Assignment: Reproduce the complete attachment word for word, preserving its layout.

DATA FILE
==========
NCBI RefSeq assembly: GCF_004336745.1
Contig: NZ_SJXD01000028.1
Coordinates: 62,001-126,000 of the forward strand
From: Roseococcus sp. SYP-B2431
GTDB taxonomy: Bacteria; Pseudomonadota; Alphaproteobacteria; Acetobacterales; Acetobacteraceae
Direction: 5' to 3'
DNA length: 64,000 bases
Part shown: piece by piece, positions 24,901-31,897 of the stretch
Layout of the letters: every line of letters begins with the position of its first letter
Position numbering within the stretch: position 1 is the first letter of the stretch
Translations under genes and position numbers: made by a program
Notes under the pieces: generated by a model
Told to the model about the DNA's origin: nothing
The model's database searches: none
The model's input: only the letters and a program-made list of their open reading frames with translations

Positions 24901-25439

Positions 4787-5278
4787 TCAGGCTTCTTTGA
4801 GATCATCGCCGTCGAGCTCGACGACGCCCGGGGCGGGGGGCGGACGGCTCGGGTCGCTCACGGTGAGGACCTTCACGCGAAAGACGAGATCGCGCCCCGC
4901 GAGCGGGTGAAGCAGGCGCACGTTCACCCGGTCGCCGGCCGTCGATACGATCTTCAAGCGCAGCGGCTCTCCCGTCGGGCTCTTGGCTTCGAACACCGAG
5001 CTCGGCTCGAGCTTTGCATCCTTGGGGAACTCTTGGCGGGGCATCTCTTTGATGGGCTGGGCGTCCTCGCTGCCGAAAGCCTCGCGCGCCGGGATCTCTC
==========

NCBI RefSeq assembly: GCF_004336745.1
Contig: NZ_SJXD01000028.1
Coordinates: 62,001-126,000 of the forward strand
From: Roseococcus sp. SYP-B2431
GTDB taxonomy: Bacteria; Pseudomonadota; Alphaproteobacteria; Acetobacterales; Acetobacteraceae
Direction: 5' to 3'
DNA length: 64,000 bases
Part shown: piece by piece, positions 24,901-31,897 of the stretch
Layout of the letters: every line of letters begins with the position of its first letter
Position numbering within the stretch: position 1 is the first letter of the stretch
Translations under genes and position numbers: made by a program
Notes under the pieces: generated by a model
Told to the model about the DNA's origin: nothing
The model's database searches: none
The model's input: only the letters and a program-made list of their open reading frames with translations

Positions 24901-25439

Positions 4787-5278
4787 TCAGGCTTCTTTGA
4801 GATCATCGCCGTCGAGCTCGACGACGCCCGGGGCGGGGGGCGGACGGCTCGGGTCGCTCACGGTGAGGACCTTCACGCGAAAGACGAGATCGCGCCCCGC
4901 GAGCGGGTGAAGCAGGCGCACGTTCACCCGGTCGCCGGCCGTCGATACGATCTTCAAGCGCAGCGGCTCTCCCGTCGGGCTCTTGGCTTCGAACACCGAG
5001 CTCGGCTCGAGCTTTGCATCCTTGGGGAACTCTTGGCGGGGCATCTCTTTGATGGGCTGGGCGTCCTCGCTGCCGAAAGCCTCGCGCGCCGGGATCTCTC